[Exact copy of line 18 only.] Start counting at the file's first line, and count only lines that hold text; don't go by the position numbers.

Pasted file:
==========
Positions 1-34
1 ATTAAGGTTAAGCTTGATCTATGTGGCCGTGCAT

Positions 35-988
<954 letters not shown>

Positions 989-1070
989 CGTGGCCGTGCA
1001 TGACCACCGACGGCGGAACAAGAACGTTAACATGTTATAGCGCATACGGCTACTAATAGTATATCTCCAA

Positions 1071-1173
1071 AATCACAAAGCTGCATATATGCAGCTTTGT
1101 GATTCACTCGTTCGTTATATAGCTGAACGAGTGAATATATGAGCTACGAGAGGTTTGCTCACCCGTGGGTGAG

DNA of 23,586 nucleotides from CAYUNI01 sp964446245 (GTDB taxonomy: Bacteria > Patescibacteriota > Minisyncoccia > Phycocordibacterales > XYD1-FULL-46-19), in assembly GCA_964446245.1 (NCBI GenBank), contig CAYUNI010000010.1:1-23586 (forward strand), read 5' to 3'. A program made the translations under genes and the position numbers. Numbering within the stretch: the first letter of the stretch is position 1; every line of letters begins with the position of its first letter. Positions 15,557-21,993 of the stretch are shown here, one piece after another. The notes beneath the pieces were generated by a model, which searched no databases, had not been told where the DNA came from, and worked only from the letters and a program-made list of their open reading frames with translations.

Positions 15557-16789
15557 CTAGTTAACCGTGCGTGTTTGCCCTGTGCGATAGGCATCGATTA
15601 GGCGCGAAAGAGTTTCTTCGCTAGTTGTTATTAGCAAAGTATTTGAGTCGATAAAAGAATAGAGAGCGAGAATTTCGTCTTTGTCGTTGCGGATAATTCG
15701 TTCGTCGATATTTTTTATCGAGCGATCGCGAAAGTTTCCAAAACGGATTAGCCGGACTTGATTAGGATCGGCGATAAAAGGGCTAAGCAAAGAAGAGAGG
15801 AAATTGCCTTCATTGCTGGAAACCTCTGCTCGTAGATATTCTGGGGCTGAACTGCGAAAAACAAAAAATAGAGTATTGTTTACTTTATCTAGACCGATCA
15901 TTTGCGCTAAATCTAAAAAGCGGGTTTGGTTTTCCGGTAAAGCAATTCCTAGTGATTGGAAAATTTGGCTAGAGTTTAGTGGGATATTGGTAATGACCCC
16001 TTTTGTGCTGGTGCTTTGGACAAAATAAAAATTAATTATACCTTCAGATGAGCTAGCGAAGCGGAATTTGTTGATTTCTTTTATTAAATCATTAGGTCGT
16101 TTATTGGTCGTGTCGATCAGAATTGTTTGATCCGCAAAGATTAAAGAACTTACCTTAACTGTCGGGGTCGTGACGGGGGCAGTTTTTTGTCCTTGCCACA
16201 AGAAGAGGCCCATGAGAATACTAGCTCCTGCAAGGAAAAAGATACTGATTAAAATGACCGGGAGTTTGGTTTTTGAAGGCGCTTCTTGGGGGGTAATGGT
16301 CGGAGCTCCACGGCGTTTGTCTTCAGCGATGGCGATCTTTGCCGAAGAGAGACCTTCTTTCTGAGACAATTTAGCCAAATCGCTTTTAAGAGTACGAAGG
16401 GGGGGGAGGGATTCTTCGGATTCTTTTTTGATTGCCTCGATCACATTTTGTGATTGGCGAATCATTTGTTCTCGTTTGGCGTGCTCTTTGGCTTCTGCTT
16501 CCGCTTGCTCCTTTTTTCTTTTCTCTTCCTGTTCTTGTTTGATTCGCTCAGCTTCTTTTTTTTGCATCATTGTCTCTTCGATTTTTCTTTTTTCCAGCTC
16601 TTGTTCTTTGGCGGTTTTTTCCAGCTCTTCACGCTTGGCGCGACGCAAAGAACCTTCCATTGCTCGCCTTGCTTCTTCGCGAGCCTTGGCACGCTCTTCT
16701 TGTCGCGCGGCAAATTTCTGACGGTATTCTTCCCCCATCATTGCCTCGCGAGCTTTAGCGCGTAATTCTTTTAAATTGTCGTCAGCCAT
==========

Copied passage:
16001 TTTTGTGCTGGTGCTTTGGACAAAATAAAAATTAATTATACCTTCAGATGAGCTAGCGAAGCGGAATTTGTTGATTTCTTTTATTAAATCATTAGGTCGT